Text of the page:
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Las Vegas Criminal Defense

Surprise! Fingerprints aren’t Unique After All


The results are in, and plenty of scientists and forensic experts are taken aback: the universally accepted conclusion that we all have a unique set of fingerprints has been debunked—or has it?

The Old Science 

For literally hundreds of years forensic analysts have focused on the endpoints and branching in the ridges of fingerprints—called the “minutiae”—as they attempted to match fingerprints with suspects. Never before has the correlation between fingerprints on the same person been studied.

The New Science 

Thanks to a study using artificial intelligence (AI) that is generally used in facial recognition, researchers entered 60,000 pairs of fingerprints for analysis. Some pairs of prints belonged to the same person, but with different fingers or angles on the prints, and some belonged to different people altogether.

Study Results 

In nearly 80 percent of the prints belonging to the same individual, the computer was able to determine that the prints belonged to one person after examining the curves and angles at the center of each print. The similarities disprove the old theory that every fingerprint is different.


Although researchers acknowledge that their fingerprint study needs replication using a larger and broader database of prints, they believe that ultimately the impact on criminal investigation can be extraordinary:

  • Cold cases could be reopened and new leads could be investigated when prints at the scene are from different fingers than the ones investigators have on file. More criminals could be nabbed with this analysis.
  • Innocent people who are suspects in a case can now be off the hook as suspects when their prints clear them.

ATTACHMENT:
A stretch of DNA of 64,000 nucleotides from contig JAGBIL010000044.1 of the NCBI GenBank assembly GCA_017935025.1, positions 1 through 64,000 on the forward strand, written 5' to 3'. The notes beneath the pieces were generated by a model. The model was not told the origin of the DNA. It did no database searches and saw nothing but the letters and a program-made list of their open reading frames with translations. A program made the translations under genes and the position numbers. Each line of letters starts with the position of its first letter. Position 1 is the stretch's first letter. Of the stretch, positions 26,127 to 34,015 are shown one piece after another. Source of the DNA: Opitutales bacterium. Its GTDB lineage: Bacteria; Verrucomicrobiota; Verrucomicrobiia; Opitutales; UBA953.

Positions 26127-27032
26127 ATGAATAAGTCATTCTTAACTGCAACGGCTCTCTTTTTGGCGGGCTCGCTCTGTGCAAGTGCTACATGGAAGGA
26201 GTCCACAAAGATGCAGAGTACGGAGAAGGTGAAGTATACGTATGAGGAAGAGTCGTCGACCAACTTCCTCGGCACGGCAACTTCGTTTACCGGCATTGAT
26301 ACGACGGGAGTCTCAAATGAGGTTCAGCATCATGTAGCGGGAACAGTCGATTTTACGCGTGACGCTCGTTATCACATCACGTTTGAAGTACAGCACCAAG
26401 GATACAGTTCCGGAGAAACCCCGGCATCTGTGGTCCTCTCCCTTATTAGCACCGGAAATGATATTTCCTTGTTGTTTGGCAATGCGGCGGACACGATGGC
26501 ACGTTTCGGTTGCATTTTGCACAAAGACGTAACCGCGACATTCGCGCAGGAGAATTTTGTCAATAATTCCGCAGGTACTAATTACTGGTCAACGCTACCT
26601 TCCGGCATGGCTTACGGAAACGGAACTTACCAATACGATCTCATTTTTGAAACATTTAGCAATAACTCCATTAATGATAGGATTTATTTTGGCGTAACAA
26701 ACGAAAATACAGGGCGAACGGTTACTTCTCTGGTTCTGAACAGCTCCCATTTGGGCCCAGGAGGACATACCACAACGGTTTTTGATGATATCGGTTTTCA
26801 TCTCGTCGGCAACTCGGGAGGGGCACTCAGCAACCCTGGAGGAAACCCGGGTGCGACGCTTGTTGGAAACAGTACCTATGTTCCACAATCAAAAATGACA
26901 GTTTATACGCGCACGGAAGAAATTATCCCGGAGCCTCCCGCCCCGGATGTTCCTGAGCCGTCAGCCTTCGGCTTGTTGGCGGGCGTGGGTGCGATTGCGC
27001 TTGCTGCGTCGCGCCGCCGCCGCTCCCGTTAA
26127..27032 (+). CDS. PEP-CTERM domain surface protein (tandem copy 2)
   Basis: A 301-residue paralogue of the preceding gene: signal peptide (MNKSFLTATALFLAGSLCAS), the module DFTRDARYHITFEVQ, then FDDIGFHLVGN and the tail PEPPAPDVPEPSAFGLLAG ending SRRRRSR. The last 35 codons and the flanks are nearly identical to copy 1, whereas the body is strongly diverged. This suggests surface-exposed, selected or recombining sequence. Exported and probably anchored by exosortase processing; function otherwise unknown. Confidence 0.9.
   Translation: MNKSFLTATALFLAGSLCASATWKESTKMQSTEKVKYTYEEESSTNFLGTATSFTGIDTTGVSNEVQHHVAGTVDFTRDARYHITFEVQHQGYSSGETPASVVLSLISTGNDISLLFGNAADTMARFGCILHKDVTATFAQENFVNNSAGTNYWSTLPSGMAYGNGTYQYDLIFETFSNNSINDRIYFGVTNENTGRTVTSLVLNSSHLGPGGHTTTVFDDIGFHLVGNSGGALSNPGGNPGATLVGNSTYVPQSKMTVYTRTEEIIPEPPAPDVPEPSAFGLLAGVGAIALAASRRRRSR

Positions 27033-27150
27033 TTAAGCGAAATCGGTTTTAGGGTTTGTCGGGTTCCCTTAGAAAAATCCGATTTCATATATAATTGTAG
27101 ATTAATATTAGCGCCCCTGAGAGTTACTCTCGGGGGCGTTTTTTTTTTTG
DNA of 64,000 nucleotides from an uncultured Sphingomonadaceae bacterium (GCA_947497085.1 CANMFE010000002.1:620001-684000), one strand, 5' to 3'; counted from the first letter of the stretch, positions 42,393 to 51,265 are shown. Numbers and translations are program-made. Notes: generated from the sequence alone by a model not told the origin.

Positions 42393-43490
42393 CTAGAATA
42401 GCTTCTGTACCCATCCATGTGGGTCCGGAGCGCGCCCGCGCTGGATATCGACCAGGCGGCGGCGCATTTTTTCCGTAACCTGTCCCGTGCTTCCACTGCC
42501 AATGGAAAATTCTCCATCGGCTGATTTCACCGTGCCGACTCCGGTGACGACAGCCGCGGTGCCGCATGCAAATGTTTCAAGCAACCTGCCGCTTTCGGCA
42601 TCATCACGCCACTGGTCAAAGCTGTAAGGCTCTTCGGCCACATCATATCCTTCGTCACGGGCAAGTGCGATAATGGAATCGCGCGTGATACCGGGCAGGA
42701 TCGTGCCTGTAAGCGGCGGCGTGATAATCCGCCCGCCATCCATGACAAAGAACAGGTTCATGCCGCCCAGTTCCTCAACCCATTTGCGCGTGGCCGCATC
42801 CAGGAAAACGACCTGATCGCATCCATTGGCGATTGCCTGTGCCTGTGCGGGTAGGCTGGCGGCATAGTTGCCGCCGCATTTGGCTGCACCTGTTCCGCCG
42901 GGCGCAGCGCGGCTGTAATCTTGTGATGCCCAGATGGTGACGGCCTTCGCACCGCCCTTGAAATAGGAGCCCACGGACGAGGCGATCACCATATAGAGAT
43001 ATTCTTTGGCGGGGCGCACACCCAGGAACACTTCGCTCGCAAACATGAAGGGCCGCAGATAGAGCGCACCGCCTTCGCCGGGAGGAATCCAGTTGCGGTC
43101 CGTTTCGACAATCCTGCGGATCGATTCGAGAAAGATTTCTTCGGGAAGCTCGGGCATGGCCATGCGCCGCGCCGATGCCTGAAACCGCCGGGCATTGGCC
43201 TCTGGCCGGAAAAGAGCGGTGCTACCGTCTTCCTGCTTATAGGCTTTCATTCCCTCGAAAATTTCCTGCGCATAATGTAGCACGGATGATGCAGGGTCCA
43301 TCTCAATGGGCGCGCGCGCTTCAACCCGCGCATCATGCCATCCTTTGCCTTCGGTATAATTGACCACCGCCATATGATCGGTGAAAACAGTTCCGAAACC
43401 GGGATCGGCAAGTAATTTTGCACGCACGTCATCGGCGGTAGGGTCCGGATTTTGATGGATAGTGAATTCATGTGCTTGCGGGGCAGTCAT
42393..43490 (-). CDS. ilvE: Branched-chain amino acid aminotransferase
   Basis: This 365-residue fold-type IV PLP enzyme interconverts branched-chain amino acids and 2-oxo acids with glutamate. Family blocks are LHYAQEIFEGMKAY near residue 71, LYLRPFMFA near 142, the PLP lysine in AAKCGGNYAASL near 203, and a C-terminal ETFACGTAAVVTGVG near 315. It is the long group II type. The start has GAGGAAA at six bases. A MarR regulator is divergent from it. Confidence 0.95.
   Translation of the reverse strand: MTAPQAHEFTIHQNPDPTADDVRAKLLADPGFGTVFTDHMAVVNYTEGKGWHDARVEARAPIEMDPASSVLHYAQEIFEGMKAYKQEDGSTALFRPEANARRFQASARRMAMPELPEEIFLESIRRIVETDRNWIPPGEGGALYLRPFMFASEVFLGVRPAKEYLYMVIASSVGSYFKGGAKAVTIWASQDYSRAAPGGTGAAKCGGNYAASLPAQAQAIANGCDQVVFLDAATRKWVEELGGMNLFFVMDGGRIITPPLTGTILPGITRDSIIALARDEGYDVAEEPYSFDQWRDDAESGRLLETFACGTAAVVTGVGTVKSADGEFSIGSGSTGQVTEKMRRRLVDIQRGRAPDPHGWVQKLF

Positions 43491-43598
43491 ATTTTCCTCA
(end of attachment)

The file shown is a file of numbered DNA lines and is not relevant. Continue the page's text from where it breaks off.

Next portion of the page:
Contrasting Views 

While there have been no disqualifications of the study itself, some critics of the study believe the authors overstated the significance of their work. They say everyone has known all along that fingerprints are different, but similar, and that the prints on different fingers of the same person are very similar. As for using the research to reopen cold cases when the prints found are from different fingers than the police have on record, it’s pretty common for all ten fingerprints to be taken by officers—so how does the research have any value?

What’s Next? 

As the study of fingerprints intensifies, one thing is certain: AI can provide insights previously out of reach for forensic scientists looking to link suspects to crimes. While it’s generally agreed that further study is required, the notion of looking at fingerprints in a whole new way is bringing more certainty to the conclusions reached by investigators and others.

Defending Charges 

If you are facing criminal charges, the experienced, creative, and aggressive Las Vegas criminal defense attorneys at Lobo Law will provide the defense you deserve, regardless of charges or evidence against you.  Schedule a confidential consultation in our office today.

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